BANGOR — How to overcome challenges facing the paper industry was the focus of a statewide summit on the future of the state’s largest export Tuesday.

The summit, hosted by the Maine Pulp and Paper Association, addressed what can be done to preserve and promote Maine’s paper industry jobs for the future.

Russ Drechsel, president of Madison Paper Industries, and Dale Wibberly, human resources manager at Sappi Fine Paper’s Somerset Mill in Skowhegan, were among dozens of speakers at the summit, which drew about 250 people to the Hilton Garden Inn.

“Each mill is committed to investing in infrastructure and ensuring the competitiveness of its own operations, but even the most successful mills need support on issues such as energy costs and tax policy to continue to compete and thrive in today’s challenging times,” said Donna Casesse, chair of the Maine Pulp and Paper Association and managing director for wood resource strategy for Sappi North America, in opening remarks. “This industry is important to Maine families and to the greater Maine economy. We are gathered here today because we are committed to creating a policy climate to help ensure this industry’s survival.”

With recent negative headlines surrounding the paper industry, including news Monday that Verso Corp. is considering the sale or bankruptcy of its Androscoggin Mill in Jay, as well as concerns over unfair trade practices and layoffs across the state, those gathered at Tuesday’s summit spoke both to the challenges facing the industry and their hopes for overcoming recent setbacks.

Paper remains the state’s largest export and the industry currently generates more than $270 million per year in wages, at a pay rate that places Maine at the seventh highest paper wages in the country, according to Maine State Economist Amanda Rector.

“We still have a paper industry,” said Duane Lugdon, a union representative for United Steelworkers of Maine. “Everyone of us here today needs to be dedicated to making the future secure. We have to teach the general population that the paper industry is not dying and prepare them to enjoy an industry that indeed has had some difficulties, but is an industry that does have a future.”

Drechsel, the president of Madison Paper Industries in Madison, spoke of the need for lower energy costs in Maine, urging lawmakers to support the construction of more natural gas pipeline in New England.

He said the New England region needs an additional 2 billion cubic feet of pipeline in order to meet the needs not just of paper mills, but other consumers as well.

Madison Paper is awaiting the outcome of a federal trade complaint alleging unfair subsidies that have hurt the market for supercalendered paper. The mill has also been particularly hard hit by energy costs, according to Drechsel, who said that over the last two winters the mill has experienced several shut downs because of the high cost of energy.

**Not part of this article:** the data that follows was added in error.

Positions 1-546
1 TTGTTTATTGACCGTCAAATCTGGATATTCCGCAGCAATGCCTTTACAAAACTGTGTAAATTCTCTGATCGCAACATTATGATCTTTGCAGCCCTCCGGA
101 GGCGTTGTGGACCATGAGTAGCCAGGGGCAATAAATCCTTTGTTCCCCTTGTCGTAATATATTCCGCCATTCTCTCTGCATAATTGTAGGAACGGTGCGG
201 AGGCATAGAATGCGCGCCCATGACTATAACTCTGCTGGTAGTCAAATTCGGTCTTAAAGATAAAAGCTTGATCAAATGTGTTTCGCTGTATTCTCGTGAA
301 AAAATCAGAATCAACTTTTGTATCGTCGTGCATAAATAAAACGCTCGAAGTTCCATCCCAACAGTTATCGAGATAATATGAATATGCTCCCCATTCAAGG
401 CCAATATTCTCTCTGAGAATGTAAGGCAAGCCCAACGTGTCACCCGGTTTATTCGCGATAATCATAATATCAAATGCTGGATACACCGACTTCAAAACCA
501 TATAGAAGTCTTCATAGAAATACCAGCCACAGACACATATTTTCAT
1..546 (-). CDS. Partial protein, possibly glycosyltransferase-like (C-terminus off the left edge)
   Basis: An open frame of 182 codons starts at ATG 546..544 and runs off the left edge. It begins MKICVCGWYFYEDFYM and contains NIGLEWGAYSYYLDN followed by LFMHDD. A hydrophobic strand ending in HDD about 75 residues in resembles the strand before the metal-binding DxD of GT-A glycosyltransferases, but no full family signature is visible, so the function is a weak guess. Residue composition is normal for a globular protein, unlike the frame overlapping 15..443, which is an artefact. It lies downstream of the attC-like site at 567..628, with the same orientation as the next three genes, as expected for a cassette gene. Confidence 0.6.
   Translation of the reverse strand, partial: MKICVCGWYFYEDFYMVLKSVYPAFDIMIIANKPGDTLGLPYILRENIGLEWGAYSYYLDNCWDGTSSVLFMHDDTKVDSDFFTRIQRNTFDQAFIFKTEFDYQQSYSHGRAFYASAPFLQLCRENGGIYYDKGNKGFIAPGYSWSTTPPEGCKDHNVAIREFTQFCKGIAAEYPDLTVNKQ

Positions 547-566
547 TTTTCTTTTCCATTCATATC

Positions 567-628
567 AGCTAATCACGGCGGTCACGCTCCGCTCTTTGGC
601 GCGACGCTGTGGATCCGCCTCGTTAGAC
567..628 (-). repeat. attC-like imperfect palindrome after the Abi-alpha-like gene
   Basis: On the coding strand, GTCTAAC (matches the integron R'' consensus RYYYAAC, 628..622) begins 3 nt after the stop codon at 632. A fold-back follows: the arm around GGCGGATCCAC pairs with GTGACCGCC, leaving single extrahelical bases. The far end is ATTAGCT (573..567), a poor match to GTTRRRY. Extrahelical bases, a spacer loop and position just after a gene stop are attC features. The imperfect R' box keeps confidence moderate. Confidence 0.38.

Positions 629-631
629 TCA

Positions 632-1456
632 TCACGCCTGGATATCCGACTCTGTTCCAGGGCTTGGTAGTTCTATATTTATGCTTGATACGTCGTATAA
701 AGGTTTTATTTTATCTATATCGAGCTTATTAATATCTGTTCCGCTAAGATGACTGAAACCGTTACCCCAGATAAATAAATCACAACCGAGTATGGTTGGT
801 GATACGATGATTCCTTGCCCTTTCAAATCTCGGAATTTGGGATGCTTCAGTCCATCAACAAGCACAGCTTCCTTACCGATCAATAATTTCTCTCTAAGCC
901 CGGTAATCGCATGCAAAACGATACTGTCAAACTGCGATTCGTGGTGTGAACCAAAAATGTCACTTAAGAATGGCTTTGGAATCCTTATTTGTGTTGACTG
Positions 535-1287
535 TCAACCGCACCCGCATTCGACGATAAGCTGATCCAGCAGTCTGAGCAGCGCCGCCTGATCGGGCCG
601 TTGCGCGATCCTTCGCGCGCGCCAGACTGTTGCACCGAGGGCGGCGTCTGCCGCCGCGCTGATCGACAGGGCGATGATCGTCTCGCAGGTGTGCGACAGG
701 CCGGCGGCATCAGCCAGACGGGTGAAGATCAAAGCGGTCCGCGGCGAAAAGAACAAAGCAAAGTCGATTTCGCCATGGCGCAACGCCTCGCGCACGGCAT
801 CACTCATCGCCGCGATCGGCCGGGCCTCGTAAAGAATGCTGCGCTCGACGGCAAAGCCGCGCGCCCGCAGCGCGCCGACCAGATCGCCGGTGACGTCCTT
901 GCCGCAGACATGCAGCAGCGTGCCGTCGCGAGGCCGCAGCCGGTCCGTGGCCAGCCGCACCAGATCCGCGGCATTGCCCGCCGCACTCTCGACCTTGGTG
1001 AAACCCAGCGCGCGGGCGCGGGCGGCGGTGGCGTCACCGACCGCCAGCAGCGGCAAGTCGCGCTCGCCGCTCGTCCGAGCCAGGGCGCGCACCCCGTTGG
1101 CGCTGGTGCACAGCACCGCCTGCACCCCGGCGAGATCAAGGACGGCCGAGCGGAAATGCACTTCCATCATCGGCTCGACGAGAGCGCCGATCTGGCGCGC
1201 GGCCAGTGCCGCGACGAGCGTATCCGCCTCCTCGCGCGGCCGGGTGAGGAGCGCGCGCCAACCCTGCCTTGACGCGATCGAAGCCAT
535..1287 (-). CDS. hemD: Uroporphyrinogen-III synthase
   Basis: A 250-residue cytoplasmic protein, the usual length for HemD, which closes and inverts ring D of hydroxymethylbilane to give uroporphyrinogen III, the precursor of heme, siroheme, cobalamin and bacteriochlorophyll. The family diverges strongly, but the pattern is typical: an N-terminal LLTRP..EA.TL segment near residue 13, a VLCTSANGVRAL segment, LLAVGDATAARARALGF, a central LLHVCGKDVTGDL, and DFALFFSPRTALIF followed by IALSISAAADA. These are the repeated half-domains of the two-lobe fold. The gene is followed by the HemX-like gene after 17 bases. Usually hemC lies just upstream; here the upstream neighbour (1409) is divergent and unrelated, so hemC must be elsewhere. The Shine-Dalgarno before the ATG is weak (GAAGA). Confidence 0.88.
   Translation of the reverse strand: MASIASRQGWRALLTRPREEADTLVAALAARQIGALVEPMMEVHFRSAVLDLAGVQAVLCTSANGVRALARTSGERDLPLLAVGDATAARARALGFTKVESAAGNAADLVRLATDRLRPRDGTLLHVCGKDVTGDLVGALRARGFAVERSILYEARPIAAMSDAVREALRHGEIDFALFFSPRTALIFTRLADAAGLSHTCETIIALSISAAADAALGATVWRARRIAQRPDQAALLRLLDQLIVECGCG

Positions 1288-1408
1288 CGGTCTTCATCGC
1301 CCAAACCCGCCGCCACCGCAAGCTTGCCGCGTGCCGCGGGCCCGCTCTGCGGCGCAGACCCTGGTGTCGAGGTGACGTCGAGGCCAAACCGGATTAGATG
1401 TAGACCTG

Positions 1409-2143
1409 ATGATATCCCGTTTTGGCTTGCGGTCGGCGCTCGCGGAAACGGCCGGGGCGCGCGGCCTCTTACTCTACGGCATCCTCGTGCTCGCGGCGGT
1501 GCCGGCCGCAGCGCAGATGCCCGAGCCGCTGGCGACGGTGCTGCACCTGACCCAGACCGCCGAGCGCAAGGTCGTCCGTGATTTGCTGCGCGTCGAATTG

Speakers at Tuesday’s summit also touched on challenges the industry is facing in the logging industry, property taxes for paper mills and transportation challenges, such as the lack of reliable rail service. But speakers also pointed to good news in Maine’s paper industry, including the job outlook at Sappi’s Somerset Mill in Skowhegan, which plans to add “several hundred jobs over the next three to five years,” according to human resources manager Dale Wibberly.

The mill currently employs about 760 people, and will see an increased need to hire new employees in the coming years to replace an aging workforce.

The average salary at the mill is about $78,000, Wibberly said. “That’s not bad for central Maine,” he said.

Lawmakers who recently went on a statewide tour of four mills spoke about what they learned on those visits and pledged support to the paper industry, particularly in the area of getting lower cost energy into the state.

Speaker of the House Mark Eves, D-North Berwick, also spoke about the development of new training programs in the logging and forest products area that he said will contribute to the re-writing of Maine’s paper industry story.

“I think it is these types of public-private partnerships that will help write our comeback story,” Eves said. “What I’ve learned is there is no silver bullet, no simple solution but we have a whole list of recommendations of things we can be doing.”

House Majority Leader Jeff McCabe, D-Skowhegan, said in a statement after that the summit that hearing the speakers was invaluable.

“It’s critical for policymakers to see firsthand how these mills operate, deal with their challenges and take advantage of opportunities,” said McCabe, whose district includes Skowhegan and part of Madison. “These paper-making jobs are vital to the economic health of working families – our friends and neighbors – and communities around the state. We know that these Maine workers can compete with their counterparts anywhere around the world. We as a state need to figure out how we can help them excel.”